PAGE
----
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US: Lasers prove ineffective at dispersing deer

A detailed scientific study entitled “Green and Blue Lasers are Ineffective for Dispersing Deer at Night” has determined that lasers would not be effective in wildlife management of deer. A number of previous studies had shown that some bird species strongly avoid red laser beams. Because deer cannot perceive red beams, blue and green lasers were scientifically tested in the field during 2004.

Results showed that while deer could see the laser spots, they “appeared to be more curious than frightened. We conclude that laser light has no potential as a nonlethal management option for reducing deer damage.”

The six authors jointly recommend that “lasers should continue to be evaluated across taxonomic groups as potential frightening devices for species that cause human-wildlife conflicts.”

From the Wildlife Society Bulletin, Vol. 34, Issue 2, pp 371-374, June 2006. First
published online December 13 2010.

Paper abstract: “Over-abundant populations of white-tailed deer (Odocoileus virginianus) create agricultural and human health and safety issues. The increased economic damage associated with locally overabundant deer populations accentuates the need for efficient techniques to mitigate the losses. Although red lasers can be an efficient tool for reducing damage caused by birds, they are not effective for deer because deer cannot detect wavelengths in the red portion of the spectrum. No research has been conducted to determine if lasers of lower wavelengths could function as frightening devices for deer. We evaluated a green laser (534 nm, 120 mW) and 2 models of blue lasers (473 nm, 5 mW and 15 mW) to determine their efficacy in dispersing deer at night. Deer were no more likely to flee during a green or blue laser encounter than during control encounters. The green and blue lasers we tested did not frighten deer.“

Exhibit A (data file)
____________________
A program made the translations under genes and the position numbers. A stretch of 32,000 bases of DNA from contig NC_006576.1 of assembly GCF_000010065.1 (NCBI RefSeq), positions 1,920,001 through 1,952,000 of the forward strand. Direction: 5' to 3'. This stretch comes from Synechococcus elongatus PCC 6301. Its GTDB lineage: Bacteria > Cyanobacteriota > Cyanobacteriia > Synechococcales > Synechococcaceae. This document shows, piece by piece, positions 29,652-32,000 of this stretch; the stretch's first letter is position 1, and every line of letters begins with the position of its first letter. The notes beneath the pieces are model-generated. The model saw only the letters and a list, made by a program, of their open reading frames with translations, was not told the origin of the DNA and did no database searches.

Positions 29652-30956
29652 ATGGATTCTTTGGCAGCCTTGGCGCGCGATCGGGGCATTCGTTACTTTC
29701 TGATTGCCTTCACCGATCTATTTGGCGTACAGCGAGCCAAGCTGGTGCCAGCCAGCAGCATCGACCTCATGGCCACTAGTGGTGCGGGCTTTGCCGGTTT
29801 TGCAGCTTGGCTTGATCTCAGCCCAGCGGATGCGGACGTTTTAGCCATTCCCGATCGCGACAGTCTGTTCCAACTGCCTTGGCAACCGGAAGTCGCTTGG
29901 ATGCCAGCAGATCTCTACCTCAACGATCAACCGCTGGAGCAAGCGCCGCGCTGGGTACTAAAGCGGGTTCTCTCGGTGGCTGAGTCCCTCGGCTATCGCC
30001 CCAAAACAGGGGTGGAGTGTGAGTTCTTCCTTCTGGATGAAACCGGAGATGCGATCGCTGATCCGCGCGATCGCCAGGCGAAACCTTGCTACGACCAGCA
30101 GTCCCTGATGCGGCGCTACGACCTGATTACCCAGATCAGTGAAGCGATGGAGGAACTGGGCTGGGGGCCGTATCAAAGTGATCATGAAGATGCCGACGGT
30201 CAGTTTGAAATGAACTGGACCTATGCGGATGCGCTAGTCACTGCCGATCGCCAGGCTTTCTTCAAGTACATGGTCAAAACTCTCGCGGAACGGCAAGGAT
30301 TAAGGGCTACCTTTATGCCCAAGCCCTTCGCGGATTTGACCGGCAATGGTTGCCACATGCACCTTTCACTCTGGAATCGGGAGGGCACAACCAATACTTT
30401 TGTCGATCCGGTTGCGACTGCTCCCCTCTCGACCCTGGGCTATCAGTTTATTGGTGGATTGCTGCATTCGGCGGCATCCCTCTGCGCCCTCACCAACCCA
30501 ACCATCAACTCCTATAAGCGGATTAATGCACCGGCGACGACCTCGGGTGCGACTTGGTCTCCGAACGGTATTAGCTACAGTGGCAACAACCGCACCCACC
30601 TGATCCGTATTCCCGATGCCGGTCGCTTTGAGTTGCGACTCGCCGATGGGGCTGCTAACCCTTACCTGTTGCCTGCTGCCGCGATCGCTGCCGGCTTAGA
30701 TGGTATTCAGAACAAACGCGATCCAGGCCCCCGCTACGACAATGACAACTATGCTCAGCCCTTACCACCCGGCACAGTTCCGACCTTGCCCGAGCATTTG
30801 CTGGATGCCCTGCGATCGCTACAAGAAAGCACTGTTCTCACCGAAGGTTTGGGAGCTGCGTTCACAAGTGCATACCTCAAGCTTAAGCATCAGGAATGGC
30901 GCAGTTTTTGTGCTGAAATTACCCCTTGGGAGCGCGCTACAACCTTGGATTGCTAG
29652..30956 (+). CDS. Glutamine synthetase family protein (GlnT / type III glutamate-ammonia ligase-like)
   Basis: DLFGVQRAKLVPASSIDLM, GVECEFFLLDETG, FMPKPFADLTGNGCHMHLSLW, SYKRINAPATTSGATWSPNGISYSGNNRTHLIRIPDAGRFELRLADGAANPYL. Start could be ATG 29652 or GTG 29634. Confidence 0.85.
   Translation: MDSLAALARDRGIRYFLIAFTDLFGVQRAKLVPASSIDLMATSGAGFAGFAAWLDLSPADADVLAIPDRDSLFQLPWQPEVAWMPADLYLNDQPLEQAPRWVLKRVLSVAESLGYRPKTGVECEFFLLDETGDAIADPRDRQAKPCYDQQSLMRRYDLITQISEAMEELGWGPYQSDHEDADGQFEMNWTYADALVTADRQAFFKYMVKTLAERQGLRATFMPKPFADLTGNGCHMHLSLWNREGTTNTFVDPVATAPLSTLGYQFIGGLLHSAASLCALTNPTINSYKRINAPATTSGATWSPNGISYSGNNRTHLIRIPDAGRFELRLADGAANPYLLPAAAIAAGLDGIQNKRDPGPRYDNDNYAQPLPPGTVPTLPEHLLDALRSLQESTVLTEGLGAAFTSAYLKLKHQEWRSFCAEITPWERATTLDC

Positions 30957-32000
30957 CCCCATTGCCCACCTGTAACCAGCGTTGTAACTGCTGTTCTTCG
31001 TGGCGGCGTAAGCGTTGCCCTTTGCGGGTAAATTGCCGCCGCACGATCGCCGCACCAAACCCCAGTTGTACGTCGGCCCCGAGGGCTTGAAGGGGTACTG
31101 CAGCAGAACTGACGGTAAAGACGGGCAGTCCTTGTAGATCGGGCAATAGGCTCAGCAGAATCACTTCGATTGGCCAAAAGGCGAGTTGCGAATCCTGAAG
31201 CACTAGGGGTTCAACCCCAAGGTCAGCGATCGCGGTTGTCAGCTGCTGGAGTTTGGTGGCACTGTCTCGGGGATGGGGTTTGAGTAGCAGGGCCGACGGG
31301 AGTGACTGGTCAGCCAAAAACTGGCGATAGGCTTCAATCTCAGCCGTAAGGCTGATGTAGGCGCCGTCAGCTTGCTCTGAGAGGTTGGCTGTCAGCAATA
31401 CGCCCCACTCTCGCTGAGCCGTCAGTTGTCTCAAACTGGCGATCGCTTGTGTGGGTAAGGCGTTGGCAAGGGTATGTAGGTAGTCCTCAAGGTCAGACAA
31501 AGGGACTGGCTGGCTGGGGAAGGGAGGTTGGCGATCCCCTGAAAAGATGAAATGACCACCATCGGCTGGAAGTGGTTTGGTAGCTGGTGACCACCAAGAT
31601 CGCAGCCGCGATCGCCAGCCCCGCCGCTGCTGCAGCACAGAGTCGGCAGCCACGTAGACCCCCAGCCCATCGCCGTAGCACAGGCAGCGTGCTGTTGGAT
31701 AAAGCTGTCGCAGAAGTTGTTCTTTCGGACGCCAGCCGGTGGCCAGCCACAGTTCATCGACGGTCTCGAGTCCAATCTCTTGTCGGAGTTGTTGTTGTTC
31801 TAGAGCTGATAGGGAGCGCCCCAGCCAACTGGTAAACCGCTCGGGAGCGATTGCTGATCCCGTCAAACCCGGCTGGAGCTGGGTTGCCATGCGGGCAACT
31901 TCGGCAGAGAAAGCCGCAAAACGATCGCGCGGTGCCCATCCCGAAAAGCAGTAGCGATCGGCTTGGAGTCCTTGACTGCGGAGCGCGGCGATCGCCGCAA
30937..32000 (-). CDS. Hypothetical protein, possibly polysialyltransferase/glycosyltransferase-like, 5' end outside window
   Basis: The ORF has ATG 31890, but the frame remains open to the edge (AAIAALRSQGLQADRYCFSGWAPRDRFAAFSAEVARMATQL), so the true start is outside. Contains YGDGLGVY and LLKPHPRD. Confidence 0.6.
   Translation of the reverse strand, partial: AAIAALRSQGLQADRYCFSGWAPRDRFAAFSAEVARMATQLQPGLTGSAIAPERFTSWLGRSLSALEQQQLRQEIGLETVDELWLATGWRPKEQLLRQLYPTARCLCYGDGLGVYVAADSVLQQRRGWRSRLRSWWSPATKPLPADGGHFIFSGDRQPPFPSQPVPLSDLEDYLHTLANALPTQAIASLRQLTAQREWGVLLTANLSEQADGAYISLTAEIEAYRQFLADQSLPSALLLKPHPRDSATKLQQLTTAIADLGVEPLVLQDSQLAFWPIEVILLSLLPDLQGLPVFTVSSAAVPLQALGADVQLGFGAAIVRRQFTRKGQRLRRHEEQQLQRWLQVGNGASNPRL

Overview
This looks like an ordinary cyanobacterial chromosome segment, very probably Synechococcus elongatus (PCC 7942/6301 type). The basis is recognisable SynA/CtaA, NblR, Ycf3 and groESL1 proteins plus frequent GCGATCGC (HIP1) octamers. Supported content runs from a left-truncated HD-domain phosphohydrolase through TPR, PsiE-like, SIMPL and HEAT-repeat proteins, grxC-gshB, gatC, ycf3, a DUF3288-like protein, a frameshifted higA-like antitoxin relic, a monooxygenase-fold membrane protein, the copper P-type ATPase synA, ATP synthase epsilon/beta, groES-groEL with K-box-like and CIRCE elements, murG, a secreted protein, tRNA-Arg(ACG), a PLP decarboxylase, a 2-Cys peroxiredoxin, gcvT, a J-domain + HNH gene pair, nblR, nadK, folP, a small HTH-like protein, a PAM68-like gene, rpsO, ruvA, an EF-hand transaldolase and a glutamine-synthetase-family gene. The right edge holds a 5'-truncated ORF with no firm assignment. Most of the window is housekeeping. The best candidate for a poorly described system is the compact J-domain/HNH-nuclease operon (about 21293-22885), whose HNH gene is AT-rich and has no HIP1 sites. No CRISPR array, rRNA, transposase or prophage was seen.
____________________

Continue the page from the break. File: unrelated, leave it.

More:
A passage from the paper: “The lasers were first directed at vegetation close to and in front of deer and moved vigorously in a zig-zag manner. If this did not prompt a flight response within 15 seconds, we moved the laser beam in the same manner across the bodies and heads of deer. Data recorded for each encounter included: field number, treatment (laser or control), number of deer per group, initiation and termination times of the encounter, geographic location (UTM coordinates of vehicle), distance and compass bearing from vehicle to deer at initiation and termination (if still visible) of the encounter, deer behavior during the encounter (fleeing or other [bedded, walking, feeding]), and vegetation type (alfalfa, wheat, soybeans, or grass) that deer were located in at the initiation and termination of the encounter.”